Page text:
Friday, July 29, 2011
Apps We Love: “School 26”—So NOT About Being a Mean Girl
Just yesterday, I drove past a school that put up a sign declaring itself a “bully free zone.” This issue is a hot topic among parents of teens. Silicon Sisters Interactive—Canada’s first female owned and operated video game company—is trying to change school "mean girl" culture from within with their innovative app for tweens and teen girls called School 26. It attempts to teach empathy as it teaches interpersonal skills. Imagine that. According to Silicon Sisters, School 26 was inspired by academic research that identifies social engineering as a prominent element in the lives of teenage girls.
School 26 is built around a complex social hierarchy at a high school and follows Kate (users can change her name to their own), who's been the “new kid” at school 25 times. Kate’s mystical and nomadic parents have made it difficult for Kate to develop and maintain long-term friendships. As she enrolls at School 26, Kate's parents have promised her they’ll finally settle down as long as Kate can make friends at her new school. The player must help Kate use intuition, empathy, and strategy to build friendships and navigate the moral dilemmas of high school.
The music is fun and the interface is cheerful. The prime interface of the game is the locker. Posted on the inside door are pictures of 7 kids Kate (the player) needs to get to know. Inside the locker, there’s also a big, glowing orb that guides Kate on quests, a laptop that contains 26 quizzes (what teen girl doesn’t love a quiz?), and a cell phone. The quizzes help the player get to know and understand themselves and the other players in the game. The really cool thing about the quizzes is that players can post results on Facebook and invite their friends to take the quizzes, too. The cell phone will alert the player to text messages from friends (if they’re successful in winning them over!). Kate’s mystical mom might text, too!
During the game, Kate meets and has conversations with the 7 characters in her school. Her goal is to get to know them and make them like her. During these conversations, Kate has to match the background colors of the character and the emotion icons at the bottom in order to make progress and advance in the game. As Kate meets different people she is faced with sophisticated, serious, and relevant issues such as drugs, alcohol, poverty, homosexuality, teen sex and more—in short, the type of situations teen girls face every day. There’s a lot of on-screen reading with the conversations. An improvement would be voiceovers when characters speak.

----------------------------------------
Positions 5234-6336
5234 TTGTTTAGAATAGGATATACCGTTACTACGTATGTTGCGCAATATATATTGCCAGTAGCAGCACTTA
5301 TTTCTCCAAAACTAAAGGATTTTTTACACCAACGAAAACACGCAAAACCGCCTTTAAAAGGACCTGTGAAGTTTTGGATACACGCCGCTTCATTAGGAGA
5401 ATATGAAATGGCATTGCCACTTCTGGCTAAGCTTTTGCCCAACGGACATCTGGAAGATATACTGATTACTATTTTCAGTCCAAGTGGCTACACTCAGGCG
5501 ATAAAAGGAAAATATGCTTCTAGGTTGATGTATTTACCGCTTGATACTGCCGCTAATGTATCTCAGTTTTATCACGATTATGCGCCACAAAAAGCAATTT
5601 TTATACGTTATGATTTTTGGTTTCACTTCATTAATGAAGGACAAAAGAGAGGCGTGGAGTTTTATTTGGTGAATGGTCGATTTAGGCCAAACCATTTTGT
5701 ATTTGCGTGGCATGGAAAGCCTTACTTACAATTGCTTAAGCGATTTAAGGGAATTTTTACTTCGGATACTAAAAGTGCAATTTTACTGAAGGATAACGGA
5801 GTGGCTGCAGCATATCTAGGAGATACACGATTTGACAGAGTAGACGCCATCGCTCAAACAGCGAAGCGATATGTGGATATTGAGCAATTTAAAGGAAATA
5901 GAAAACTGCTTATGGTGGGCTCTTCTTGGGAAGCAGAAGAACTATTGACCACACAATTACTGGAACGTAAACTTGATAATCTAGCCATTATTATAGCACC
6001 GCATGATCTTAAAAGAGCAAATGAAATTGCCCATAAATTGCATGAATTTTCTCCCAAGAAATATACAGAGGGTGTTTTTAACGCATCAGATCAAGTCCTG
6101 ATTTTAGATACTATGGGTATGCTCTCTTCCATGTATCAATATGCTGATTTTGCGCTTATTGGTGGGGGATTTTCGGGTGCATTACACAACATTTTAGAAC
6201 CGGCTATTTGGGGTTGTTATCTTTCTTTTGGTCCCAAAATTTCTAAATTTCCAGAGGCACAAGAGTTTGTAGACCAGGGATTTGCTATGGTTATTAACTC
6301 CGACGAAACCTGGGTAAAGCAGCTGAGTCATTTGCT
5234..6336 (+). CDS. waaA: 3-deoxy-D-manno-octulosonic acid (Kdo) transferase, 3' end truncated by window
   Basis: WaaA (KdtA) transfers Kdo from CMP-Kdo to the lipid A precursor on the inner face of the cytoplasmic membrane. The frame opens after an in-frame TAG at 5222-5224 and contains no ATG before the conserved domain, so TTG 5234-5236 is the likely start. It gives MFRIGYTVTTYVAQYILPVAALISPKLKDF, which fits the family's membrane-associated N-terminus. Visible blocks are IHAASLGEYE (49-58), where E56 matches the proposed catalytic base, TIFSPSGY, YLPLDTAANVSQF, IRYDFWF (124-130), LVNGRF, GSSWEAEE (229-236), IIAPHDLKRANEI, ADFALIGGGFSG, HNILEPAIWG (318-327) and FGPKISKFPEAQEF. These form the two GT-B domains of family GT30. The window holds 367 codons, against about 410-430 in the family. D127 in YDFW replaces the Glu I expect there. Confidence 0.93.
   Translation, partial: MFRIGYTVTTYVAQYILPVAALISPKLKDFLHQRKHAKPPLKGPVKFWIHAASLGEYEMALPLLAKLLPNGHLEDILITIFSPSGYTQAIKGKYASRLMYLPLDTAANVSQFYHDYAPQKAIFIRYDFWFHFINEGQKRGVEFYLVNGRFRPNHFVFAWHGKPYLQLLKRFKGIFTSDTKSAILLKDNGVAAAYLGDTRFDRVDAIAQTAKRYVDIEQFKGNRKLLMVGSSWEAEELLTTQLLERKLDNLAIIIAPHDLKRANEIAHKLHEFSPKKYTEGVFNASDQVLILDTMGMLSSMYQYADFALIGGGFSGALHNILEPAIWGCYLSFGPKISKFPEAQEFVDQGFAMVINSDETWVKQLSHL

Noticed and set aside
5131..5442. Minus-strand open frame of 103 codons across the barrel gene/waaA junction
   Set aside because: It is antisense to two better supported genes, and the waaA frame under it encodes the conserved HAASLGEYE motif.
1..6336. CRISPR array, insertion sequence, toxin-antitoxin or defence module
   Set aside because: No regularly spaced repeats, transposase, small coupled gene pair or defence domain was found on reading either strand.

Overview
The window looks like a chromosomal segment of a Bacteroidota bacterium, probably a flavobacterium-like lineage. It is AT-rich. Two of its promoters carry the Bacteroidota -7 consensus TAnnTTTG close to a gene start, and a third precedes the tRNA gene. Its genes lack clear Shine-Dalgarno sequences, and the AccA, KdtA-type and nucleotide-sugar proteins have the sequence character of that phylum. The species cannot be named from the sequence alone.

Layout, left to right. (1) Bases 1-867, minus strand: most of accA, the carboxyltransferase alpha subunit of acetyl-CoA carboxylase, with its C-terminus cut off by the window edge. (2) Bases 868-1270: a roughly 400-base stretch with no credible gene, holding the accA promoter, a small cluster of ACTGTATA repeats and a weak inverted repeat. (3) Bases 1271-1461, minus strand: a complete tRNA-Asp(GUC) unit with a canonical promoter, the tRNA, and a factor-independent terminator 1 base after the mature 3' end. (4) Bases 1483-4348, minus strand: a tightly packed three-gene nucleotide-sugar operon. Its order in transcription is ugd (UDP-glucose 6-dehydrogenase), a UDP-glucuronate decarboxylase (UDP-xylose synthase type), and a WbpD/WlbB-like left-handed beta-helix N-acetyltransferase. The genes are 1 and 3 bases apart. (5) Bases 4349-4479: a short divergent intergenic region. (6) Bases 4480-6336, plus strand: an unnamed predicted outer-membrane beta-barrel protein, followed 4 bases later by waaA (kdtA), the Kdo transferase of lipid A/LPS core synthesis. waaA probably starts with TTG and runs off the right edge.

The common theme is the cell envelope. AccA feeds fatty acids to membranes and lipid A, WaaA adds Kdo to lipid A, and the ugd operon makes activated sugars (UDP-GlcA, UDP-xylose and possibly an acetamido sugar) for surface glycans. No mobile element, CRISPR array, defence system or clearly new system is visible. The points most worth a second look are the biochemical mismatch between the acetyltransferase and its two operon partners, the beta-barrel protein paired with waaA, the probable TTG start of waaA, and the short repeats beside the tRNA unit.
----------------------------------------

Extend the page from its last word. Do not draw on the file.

Another part of the game involves a tarot card mini game that, depending on the results, will make people trust Kate even more. The tarot card game is a bit confusing at first, but as the game progresses you eventually get the hang of it.
School 26 by Silicon Sisters is available at the iTunes App Store (with links below in the "price" category). You can link to and learn more about this app at their site and at their (of course!) Facebook page. —Joseph Broda
App Name: School 26
Age Level: Designed for girls aged 12 – 16
Content warning with a 12+ age rating for the following: Infrequent/Mild Mature/Suggestive Themes; Infrequent/Mild Sexual Content or Nudity; Infrequent/Mild Alcohol, Tobacco, or Drug Use or References
Released: April 21, 2011
Requirements: iPhone, iPod touch, iPad. Requires iOS 3.1.3 or later;
Price: $2.99 for iPhone; $4.99 for iPad
Rating: 4 stars (out of 5)
Bottom Line: Innovative app for teen girls that promotes and teaches empathy and interpersonal skills. Warning: Does not shy away from controversial issues, but does approach them in realistic, useful, and respectful ways. The interface design is better enjoyed with the larger screen of the iPad.
Joseph Broda is an all-around techie, freelance graphic designer, and writer from Hoboken, N.J. For more information: www.josephbroda.com